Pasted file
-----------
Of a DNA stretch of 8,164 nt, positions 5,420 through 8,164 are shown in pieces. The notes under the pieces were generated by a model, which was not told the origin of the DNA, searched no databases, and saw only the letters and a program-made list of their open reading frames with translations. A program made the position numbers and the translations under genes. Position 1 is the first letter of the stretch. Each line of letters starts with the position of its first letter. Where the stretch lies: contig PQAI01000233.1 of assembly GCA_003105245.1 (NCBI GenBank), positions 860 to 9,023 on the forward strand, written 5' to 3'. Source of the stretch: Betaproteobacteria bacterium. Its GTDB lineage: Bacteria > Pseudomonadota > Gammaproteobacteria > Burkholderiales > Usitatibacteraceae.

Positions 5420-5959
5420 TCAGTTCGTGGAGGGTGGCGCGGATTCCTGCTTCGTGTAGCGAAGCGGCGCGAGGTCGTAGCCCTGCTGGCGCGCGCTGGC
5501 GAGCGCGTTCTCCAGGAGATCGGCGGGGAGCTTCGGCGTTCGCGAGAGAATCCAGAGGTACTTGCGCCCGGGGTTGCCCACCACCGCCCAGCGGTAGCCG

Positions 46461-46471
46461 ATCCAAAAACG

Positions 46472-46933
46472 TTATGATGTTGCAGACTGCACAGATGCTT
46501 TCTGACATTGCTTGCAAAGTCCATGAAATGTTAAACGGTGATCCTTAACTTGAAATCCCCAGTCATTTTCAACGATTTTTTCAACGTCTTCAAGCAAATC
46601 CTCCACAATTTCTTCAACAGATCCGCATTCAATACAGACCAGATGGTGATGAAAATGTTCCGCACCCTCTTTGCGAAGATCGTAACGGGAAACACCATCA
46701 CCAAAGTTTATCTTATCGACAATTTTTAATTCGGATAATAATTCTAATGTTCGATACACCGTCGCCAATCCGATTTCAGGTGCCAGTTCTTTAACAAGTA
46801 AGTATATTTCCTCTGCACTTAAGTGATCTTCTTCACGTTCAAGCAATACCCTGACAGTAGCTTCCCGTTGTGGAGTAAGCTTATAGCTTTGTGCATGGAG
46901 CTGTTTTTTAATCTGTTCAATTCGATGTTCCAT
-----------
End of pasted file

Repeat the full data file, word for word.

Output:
Of a DNA stretch of 8,164 nt, positions 5,420 through 8,164 are shown in pieces. The notes under the pieces were generated by a model, which was not told the origin of the DNA, searched no databases, and saw only the letters and a program-made list of their open reading frames with translations. A program made the position numbers and the translations under genes. Position 1 is the first letter of the stretch. Each line of letters starts with the position of its first letter. Where the stretch lies: contig PQAI01000233.1 of assembly GCA_003105245.1 (NCBI GenBank), positions 860 to 9,023 on the forward strand, written 5' to 3'. Source of the stretch: Betaproteobacteria bacterium. Its GTDB lineage: Bacteria > Pseudomonadota > Gammaproteobacteria > Burkholderiales > Usitatibacteraceae.

Positions 5420-5959
5420 TCAGTTCGTGGAGGGTGGCGCGGATTCCTGCTTCGTGTAGCGAAGCGGCGCGAGGTCGTAGCCCTGCTGGCGCGCGCTGGC
5501 GAGCGCGTTCTCCAGGAGATCGGCGGGGAGCTTCGGCGTTCGCGAGAGAATCCAGAGGTACTTGCGCCCGGGGTTGCCCACCACCGCCCAGCGGTAGCCG

Positions 46461-46471
46461 ATCCAAAAACG

Positions 46472-46933
46472 TTATGATGTTGCAGACTGCACAGATGCTT
46501 TCTGACATTGCTTGCAAAGTCCATGAAATGTTAAACGGTGATCCTTAACTTGAAATCCCCAGTCATTTTCAACGATTTTTTCAACGTCTTCAAGCAAATC
46601 CTCCACAATTTCTTCAACAGATCCGCATTCAATACAGACCAGATGGTGATGAAAATGTTCCGCACCCTCTTTGCGAAGATCGTAACGGGAAACACCATCA
46701 CCAAAGTTTATCTTATCGACAATTTTTAATTCGGATAATAATTCTAATGTTCGATACACCGTCGCCAATCCGATTTCAGGTGCCAGTTCTTTAACAAGTA
46801 AGTATATTTCCTCTGCACTTAAGTGATCTTCTTCACGTTCAAGCAATACCCTGACAGTAGCTTCCCGTTGTGGAGTAAGCTTATAGCTTTGTGCATGGAG
46901 CTGTTTTTTAATCTGTTCAATTCGATGTTCCAT